News + Media

Vipin Narang

In the News

February 27, 2019

India, Pakistan exchange fire

Ben WatsonDefense One

Cautions Vipin Narang of MIT: “Modi overshot the upper limit of what Pakistan would take by hitting in KPK and forced Pakistan’s hand. Neither side wants a war but with this spiraling neither side wants to back down. This is getting ugly quickly. Need off-ramps and now.”

Pakistani protesters shout anti-Indian slogans in Karachi on Feb. 23, a day after Indian authorities arrested dozens of Muslim leaders in raids across Kashmir and sent thousands of reinforcements to the troubled territory. (Rizwan Tabassum/AFP/Getty Images)

Analysis + Opinion

February 25, 2019

After terrorist attack in Kashmir, will India seek vengeance or de-escalation?

Christopher ClaryThe Washington Post

On February 14, a suicide bomber in Kashmir drove his explosives-filled vehicle into a bus carrying members of India’s paramilitaries, killing over 40 and injuring dozens more. An Islamist terrorist group, Jaish-e-Muhammad—based in Pakistan though nominally banned by the Pakistani government—reportedly took credit for the attack.

President Donald Trump walks to board Air Force One for a trip to Vietnam to meet with North Korean leader Kim Jong Un, Feb. 25, 2019, at Joint Base Andrews, Maryland.

In the News

February 25, 2019

Trump heads to Hanoi for second summit with Kim

Steve HermanVoice of America

All it takes is Kim pretending to disarm and Trump pretending to believe him, says Vipin Narang. So long as Kim doesn't embarrass Trump publicly by testing a nuclear weapon or a ballistic missile, domestically Trump can keep rinsing and repeating. The advantage for Trump is that Kim's continued expansion of his nuclear weapons program is largely silent, and, at best, shows up on page 10.

Indian security forces inspect the remains of a vehicle following an attack in Kashmir on Feb. 14. Photographer: AFP via Getty Images

In the News

February 25, 2019

Nuclear-armed India and Pakistan face off in renewed escalation

Iain Marlow and Kamran Haider Bloomberg

“The last time the Indian Air Force crossed the line of control intentionally and publicly to conduct air strikes was 1971,” said Vipin Narang, an associate professor of political science at MIT, referring to the Indo-Pakistan war over Bangladesh.

Donald Trump and Kim Jong Un pose for the cameras at their first summit on June 12, 2018 in Singapore. (Photo: AFP/SAUL LOEB) Read more at https://www.channelnewsasia.com/news/world/trump-s--great-chemistry--with-kim-jong-un-put-to-test-at-summit-11281222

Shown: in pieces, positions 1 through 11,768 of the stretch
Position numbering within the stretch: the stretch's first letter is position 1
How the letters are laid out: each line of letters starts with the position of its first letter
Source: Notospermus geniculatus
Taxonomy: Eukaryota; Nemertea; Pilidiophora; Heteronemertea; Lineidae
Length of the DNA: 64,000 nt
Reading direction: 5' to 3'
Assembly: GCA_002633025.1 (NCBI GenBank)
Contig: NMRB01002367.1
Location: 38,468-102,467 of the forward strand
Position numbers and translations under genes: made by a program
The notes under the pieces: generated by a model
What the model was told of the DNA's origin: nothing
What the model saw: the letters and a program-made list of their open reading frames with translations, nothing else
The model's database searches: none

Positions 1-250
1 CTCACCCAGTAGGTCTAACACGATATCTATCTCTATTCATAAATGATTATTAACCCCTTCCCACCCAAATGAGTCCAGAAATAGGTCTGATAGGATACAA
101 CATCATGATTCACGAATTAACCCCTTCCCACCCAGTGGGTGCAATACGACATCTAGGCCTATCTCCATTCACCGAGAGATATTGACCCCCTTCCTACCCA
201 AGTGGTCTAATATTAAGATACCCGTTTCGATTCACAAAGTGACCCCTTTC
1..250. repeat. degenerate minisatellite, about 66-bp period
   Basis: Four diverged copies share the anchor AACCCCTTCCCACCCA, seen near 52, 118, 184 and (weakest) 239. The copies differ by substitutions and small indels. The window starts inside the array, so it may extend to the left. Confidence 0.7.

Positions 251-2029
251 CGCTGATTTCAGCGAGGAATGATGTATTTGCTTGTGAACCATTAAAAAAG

In the News

February 23, 2019

Trump's 'great chemistry' with Kim Jong Un put to test at summit

AFP/nhChannel News Asia

I think Trump is calculating that he can run out the clock at least until the end of his first term with this strategy, said Vipin Narang, a lot may depend on what Hanoi yields. The risk is if Kim decides this unilateral testing moratorium - because it's not in writing - no longer works for him. Then there is no diplomatic exit ramp.

Trump and Putin - Game theory? Photographer: Chris McGrath/Getty Images Europe

Analysis + Opinion

February 23, 2019

Winning the nuclear game against Putin’s Russia

Tobin HarshawBloomberg

It’s a question of who would strike whom first, and who would enter the fray.  Interview with Vipin Narang on nuclear games and strategy, and the upcoming second meeting with President Donald Trump and Kim Jong Un in Vietnam.

Vipin Narang

In the News

February 22, 2019

Best/worst cases for Trump-Kim II

Ben WatsonDefense One

Previewing next week’s big event in Hanoi, MIT’s Vipin Narang tweeted “My reading of the last couple days’ news on the Hanoi summit is that we should expect, at best, modest progress on what are still exceedingly maximalist goals. The reverse approach—max progress on modest goals—would have been more realistic.”

 North Korean leader Kim Jong Un and President Donald Trump. KOREA SUMMIT PRESS POOL,MANDEL NGAN/AFP/Getty Images

In the News

February 21, 2019

It’s clearer than ever that the US’s North Korea policy is in total chaos

Alex WardVox

“We are nowhere,” says MIT nuclear expert Vipin Narang. “Which is probably exactly where the North Koreans want us to be.”

A camp near the Syrian border at Suruç, Turkey.

In the News

February 20, 2019

Civilians evacuated from last ISIS-held village in Syria

Jeremy HobsonWBUR Here & Now

A convoy of trucks carrying hundreds of civilians left the last enclave held by Islamic State militants in eastern Syria Wednesday.  Jim Walsh discusses whether this signals the defeat of ISIS.

Sarah Williams

News Release

February 19, 2019

Urban transportation resource center for Latin American and Caribbean cities

Dan Pomeroy | International Policy Lab

The Resource Center, which will be run through a collaboration between World Resources Institute Mexico (WRI Mexico), Massachusetts Institute for Technology’s Civic Data Design Lab, and Columbia University’s Earth Institute, will support the development of open digital urban transport data for and with Latin American and Caribbean cities.

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